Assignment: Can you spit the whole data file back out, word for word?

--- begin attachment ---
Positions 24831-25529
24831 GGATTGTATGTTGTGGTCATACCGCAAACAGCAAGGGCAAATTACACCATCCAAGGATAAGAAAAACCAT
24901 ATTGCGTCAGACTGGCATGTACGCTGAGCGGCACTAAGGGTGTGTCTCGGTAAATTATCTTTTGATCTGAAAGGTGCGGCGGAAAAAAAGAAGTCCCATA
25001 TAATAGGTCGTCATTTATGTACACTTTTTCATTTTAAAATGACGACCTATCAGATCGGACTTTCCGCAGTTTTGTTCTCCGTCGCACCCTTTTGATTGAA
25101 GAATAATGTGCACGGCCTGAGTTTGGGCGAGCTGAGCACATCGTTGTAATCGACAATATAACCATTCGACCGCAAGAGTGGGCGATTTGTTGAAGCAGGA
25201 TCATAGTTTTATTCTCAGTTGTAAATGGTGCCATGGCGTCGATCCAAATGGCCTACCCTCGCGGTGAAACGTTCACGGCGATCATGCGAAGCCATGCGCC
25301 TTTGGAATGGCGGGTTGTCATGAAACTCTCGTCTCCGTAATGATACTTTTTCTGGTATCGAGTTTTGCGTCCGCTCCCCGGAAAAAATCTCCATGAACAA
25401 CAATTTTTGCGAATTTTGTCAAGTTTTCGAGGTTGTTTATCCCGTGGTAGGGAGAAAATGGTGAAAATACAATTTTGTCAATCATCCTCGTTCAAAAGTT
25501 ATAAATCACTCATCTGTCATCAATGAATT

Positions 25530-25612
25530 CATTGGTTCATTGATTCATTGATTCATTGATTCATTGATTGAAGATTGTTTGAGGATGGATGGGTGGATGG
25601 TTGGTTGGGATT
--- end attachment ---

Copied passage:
Positions 24831-25529
24831 GGATTGTATGTTGTGGTCATACCGCAAACAGCAAGGGCAAATTACACCATCCAAGGATAAGAAAAACCAT
24901 ATTGCGTCAGACTGGCATGTACGCTGAGCGGCACTAAGGGTGTGTCTCGGTAAATTATCTTTTGATCTGAAAGGTGCGGCGGAAAAAAAGAAGTCCCATA
25001 TAATAGGTCGTCATTTATGTACACTTTTTCATTTTAAAATGACGACCTATCAGATCGGACTTTCCGCAGTTTTGTTCTCCGTCGCACCCTTTTGATTGAA
25101 GAATAATGTGCACGGCCTGAGTTTGGGCGAGCTGAGCACATCGTTGTAATCGACAATATAACCATTCGACCGCAAGAGTGGGCGATTTGTTGAAGCAGGA
25201 TCATAGTTTTATTCTCAGTTGTAAATGGTGCCATGGCGTCGATCCAAATGGCCTACCCTCGCGGTGAAACGTTCACGGCGATCATGCGAAGCCATGCGCC
25301 TTTGGAATGGCGGGTTGTCATGAAACTCTCGTCTCCGTAATGATACTTTTTCTGGTATCGAGTTTTGCGTCCGCTCCCCGGAAAAAATCTCCATGAACAA
25401 CAATTTTTGCGAATTTTGTCAAGTTTTCGAGGTTGTTTATCCCGTGGTAGGGAGAAAATGGTGAAAATACAATTTTGTCAATCATCCTCGTTCAAAAGTT
25501 ATAAATCACTCATCTGTCATCAATGAATT

Positions 25530-25612
25530 CATTGGTTCATTGATTCATTGATTCATTGATTCATTGATTGAAGATTGTTTGAGGATGGATGGGTGGATGG
25601 TTGGTTGGGATT